The Solicitor-General, however, said his priority is to get on with reforming the system, not laying blame for what happened in the past. He noted that many changes are already under way, and the Kingston prison for Women, a 1930s-vintage lockup, will be closed later this year. Federal women convicts will serve their time in newer regional facilities. Mr. Gray said the government will study Judge Arbour's recommendations for the next four to six weeks before deciding which it will implement.
He was non-committal yesterday on most of them, including a suggestion on the creation of a deputy commissioner of corrections for women. The prison guards' union puts the problems at the Kingston Prison for Women on poor staff training and ambiguous policies. Judge Arbour's report describes several days of rising tension at the prison starting with a fracas on April 22, 1994. The judge acknowledges she is unable to get to the bottom of the incident, which involved injury to at least two female correctional officers and the use of the chemical Mace to subdue inmates. Six inmates were locked up in solitary confinement cells as a result.
Guards failed to file proper reports on the use of Mace and failed to call police, in contravention of established policy, the report says. Moreover, the inmates were not allowed to contact their lawyers. The correctional service later filed "misleading and inaccurate" information with the courts on the right to consult counsel, Judge Arbour said. The guards kept the unruly inmates confined to cells and did not allow normal exercise periods. Sometimes inmates were denied showers, clean clothes and toilet paper, or guards turned off the water to the sinks and toilets in tiny segregation cells.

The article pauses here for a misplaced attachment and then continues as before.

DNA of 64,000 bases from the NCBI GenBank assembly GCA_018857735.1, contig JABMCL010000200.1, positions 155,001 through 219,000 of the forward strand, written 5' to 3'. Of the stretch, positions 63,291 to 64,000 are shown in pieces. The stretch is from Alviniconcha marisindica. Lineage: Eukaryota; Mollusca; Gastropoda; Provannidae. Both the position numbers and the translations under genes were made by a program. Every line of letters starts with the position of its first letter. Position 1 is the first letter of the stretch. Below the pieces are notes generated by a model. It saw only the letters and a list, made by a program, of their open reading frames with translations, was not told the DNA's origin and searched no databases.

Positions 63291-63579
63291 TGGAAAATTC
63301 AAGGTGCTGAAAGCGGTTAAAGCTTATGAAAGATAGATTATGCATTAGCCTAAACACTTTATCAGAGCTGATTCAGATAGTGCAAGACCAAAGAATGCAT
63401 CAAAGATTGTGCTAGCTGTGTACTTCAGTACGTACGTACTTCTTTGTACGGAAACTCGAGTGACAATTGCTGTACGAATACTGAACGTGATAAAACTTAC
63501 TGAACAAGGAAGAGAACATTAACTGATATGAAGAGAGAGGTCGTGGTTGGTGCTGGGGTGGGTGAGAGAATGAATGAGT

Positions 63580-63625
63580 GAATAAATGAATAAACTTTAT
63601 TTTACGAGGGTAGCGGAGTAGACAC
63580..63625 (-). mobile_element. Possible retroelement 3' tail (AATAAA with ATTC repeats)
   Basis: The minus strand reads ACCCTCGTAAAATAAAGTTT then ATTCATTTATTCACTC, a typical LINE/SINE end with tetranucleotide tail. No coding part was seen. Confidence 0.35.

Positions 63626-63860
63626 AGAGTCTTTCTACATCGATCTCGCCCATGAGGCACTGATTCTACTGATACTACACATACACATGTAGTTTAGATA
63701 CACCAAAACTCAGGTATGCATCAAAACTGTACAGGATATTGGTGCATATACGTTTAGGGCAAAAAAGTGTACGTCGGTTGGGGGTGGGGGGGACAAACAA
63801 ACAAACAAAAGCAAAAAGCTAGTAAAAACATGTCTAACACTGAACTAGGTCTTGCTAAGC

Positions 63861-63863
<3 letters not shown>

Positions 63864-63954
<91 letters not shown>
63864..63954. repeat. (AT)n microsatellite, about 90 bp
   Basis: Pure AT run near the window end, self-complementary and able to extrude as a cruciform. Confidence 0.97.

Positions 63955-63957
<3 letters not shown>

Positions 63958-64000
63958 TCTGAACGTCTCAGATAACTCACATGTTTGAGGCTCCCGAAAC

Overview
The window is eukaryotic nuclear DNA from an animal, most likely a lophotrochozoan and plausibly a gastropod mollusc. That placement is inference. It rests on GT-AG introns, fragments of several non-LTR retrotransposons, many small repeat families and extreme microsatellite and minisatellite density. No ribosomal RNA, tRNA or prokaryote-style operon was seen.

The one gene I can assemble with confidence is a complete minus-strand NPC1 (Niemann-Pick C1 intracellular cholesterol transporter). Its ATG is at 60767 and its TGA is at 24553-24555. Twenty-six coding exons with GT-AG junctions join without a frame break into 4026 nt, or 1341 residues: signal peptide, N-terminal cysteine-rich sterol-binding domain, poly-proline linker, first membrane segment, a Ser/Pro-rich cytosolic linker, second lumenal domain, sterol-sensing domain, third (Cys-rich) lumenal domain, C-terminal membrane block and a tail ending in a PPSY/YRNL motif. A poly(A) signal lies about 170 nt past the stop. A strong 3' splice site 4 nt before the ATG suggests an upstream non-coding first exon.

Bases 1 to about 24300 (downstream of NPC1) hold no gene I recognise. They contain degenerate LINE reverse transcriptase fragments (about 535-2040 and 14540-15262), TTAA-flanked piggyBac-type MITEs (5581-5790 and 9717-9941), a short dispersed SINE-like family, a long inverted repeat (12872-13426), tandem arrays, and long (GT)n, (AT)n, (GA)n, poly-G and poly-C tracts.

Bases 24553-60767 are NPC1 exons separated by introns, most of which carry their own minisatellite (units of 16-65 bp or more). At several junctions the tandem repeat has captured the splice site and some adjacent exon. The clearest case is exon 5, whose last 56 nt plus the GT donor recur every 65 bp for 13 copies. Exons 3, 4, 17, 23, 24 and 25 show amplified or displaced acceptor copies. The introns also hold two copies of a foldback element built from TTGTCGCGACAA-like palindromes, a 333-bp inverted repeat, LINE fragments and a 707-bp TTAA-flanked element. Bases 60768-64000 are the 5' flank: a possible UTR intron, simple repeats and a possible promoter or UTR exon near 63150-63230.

The denial of rights led to an increase in hostility. Prison employees suffered stress and felt overworked. At one point, guards staged a protest demonstration because they felt troublemakers who spat at them and threw urine at them should receive harsher treatment.
Against this backdrop, prison management agreed to bring in the riot squad, an all-male unit comprising specially trained squads from other federal prisons in the Kingston area. The use of this team to subdue and strip-search female inmates in a late-night operation was unprecedented. And under the circumstances, it was illegal, Judge Arbour said.
The prison medic, Dr. Mary Pearson, protested when she saw what was going on. But the operation continued.
"The process was intended to terrorize, and therefore subdue. It also, unfortunately, had the effect of revictimizing women who had had traumatic experiences in their past at the hands of men.
"I find that the conditions in which the inmates were left in their cells were, frankly, appalling. These women were left barely covered by a paper gown, on a cement floor in an empty small cell, with absolutely nothing to sit or sleep on - not a mattress, not a blanket or a towel, while the windows were kept open for a considerable period of time.
"They were left in body belts, shackles and leg irons, and they were kept in that condition until mid-afternoon of the [next day] when they were given a security blanket." The incident was videotaped by members of the riot squad, a standard procedure to protect the guards from accusations of brutality and for use as a riot-squad training aid.
The tape eventually emerged as an exhibit in one of the inmates' lawsuit. It was broadcast nationally on the CBC public affairs television program the fifth estate.